Many things in life are easy, but art is harn CJ Cooper


Although it is hard to capture on camera, this canvas depicting an alligator has an amazing depth when you look at it in person. The artist draws the majority of the gator's body using light strokes but uses heavy strokes of paint when drawing the head to the point where the dried paint has significant depth, making the head quite literally pop out of the canvas. This hyper-realism resonated with my mental image of an actual gator, who are typically seen with all but their head submerged below the water. Just like in real life, this painting conveys the mystery of an alligator in the wild. The noticeable yellow lines near the head of the gator in the painting also invoke the sense of progress, as I felt that this gator was slowing making its way forward towards its next meal or its next spot in the sun. For me, the technique the artist used to emulate an alligator in the flesh struck a cord, and I couldn't help but stand there smiling in wonderment in front of this painting.


During my visit to the Harn I particularly enjoyed the African Collection and Spotlight: Latin America, primarily for the way in which the two different styles of art were presented in tandem. The exposure that this design cultivates was one I was thoroughly please with, as the two different cultures represented, Africa and Latin America, had vastly different artworks composing the exhibits. Walking through and going from the tribal outfits and masks found in Africa directly into the paintings inspired by the struggles of slavery was a beautiful contrast. I found myself walking back and forth between the two wings to continually make the varied art styles collide. As I did that, I felt a newfound appreciation for the diversity of art and the wonderfully different styles birthed half a world apart.


When I first looked at this piece, I didn't quite know what I felt or what to think. The sculpture is very busy but upon reading about Ganesh, who the sculpture depicts, I began to find my own meaning within the piece. For me, solving problems is all about overcoming obstacles and persevering through challenging circumstances and that's what I immediately associated with the sculptor upon reading about Ganesh. This piece is very intricate, with many different parts that must be crafted one at a time in order to come together and form the final sculpture. The longer I looked the more I saw the struggles this artist would have had to go through to bring his creation to life: selecting the proper material, choosing the best elements to represent their god, carving out the tiny details without diminishing the value present elsewhere in the sculpture. At the end all I felt was a tremendous respect for the person that made this piece and a sense of pride that a fellow person could create something so wonderful despite the adversity they would need to go through to do it.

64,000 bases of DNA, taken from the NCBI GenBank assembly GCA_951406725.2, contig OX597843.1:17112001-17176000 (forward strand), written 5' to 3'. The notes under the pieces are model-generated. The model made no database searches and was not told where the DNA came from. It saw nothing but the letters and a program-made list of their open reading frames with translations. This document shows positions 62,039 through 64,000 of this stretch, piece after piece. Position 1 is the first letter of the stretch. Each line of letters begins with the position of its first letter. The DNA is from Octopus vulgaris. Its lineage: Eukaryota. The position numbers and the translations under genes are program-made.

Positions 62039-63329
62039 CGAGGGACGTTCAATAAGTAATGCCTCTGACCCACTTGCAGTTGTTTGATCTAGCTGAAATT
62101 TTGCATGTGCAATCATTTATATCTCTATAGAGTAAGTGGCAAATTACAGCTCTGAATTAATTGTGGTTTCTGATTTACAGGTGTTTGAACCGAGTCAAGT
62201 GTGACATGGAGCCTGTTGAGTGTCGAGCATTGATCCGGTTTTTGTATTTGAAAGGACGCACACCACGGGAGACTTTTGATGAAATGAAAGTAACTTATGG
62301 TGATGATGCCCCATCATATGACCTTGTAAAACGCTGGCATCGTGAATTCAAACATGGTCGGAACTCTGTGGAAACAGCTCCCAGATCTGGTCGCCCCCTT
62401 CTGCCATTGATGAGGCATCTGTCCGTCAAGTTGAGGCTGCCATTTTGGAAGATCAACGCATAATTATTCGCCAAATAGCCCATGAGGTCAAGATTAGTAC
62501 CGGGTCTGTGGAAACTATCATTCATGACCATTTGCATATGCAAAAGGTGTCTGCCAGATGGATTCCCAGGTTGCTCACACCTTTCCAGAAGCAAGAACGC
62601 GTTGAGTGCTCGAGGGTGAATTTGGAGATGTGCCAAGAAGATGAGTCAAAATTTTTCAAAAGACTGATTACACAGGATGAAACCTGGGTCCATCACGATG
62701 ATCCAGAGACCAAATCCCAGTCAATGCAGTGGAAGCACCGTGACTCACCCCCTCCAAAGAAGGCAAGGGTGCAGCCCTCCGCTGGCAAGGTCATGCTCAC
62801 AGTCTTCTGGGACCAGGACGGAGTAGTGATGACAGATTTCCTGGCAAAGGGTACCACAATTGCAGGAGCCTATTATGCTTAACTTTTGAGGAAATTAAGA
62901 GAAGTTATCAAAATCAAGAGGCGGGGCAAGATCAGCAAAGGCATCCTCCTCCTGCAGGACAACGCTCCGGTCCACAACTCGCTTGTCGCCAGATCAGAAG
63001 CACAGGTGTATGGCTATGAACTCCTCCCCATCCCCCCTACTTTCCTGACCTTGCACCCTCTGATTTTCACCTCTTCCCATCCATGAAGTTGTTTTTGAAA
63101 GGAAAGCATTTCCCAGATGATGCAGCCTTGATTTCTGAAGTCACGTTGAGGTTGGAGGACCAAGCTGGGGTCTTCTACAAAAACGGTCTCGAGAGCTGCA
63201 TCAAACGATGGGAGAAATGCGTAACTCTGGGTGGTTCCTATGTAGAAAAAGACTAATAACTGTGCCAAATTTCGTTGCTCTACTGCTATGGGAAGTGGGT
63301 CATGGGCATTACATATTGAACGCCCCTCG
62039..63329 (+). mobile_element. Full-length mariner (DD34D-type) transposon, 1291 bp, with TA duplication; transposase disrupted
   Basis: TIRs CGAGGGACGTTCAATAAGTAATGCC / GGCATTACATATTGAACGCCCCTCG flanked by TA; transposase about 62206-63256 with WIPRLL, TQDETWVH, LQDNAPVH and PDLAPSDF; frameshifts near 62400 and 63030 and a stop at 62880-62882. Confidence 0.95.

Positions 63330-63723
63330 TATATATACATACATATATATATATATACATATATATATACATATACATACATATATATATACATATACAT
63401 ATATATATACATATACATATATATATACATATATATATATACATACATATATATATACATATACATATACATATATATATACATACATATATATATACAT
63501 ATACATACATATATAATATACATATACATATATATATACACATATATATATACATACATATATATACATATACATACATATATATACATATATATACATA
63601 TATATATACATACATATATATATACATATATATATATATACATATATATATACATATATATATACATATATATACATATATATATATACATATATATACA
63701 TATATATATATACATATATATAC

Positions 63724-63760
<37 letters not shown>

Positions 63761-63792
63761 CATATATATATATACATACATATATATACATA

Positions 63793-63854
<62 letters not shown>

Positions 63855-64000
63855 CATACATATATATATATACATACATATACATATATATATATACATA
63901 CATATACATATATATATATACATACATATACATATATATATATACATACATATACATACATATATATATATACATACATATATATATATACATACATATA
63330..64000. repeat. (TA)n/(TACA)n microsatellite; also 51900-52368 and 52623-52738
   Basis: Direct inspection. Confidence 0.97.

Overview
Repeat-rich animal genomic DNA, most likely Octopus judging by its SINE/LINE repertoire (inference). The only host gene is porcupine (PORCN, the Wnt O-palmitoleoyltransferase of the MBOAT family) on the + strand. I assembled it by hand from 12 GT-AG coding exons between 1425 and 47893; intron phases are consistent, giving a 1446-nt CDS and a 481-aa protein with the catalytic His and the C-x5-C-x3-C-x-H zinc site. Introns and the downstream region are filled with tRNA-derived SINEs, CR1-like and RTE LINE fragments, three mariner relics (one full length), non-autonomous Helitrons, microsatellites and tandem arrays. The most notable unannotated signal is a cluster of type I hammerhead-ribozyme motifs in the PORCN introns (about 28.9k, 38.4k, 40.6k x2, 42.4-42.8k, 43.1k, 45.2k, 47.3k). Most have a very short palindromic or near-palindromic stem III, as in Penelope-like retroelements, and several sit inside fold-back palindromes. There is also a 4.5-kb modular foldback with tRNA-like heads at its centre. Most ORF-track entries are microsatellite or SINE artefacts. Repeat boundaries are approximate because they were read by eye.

Art and the good life

When viewing this piece is it easy to see that it's related to slavery and the terrible lives many people had to live because of it. While I'm sure many people only get that sort of idea from this piece, for me the most apparent thought present in this work in one of progress and unity. The man is moving forward as he goes about his job, trying to put slavery and the negative aspects of his life behind him. He's also moving towards us, the viewers, which I feel is something the artist intended. The artist wanted this slave to be moving towards the people who see that work, so they recognize that the worker is trying to come to us and be with us as equals despite the horrendous things his fellow man has done to him in his past. And because of that simple thing the good life I see in this is one of hope. Hope for a better future in which to live in. Hope that one day the people around you will offer their arms reaching downwards to bring you closer to them rather than their feet trampling you down and away. The naive, childlike hope that has the power to change the world.

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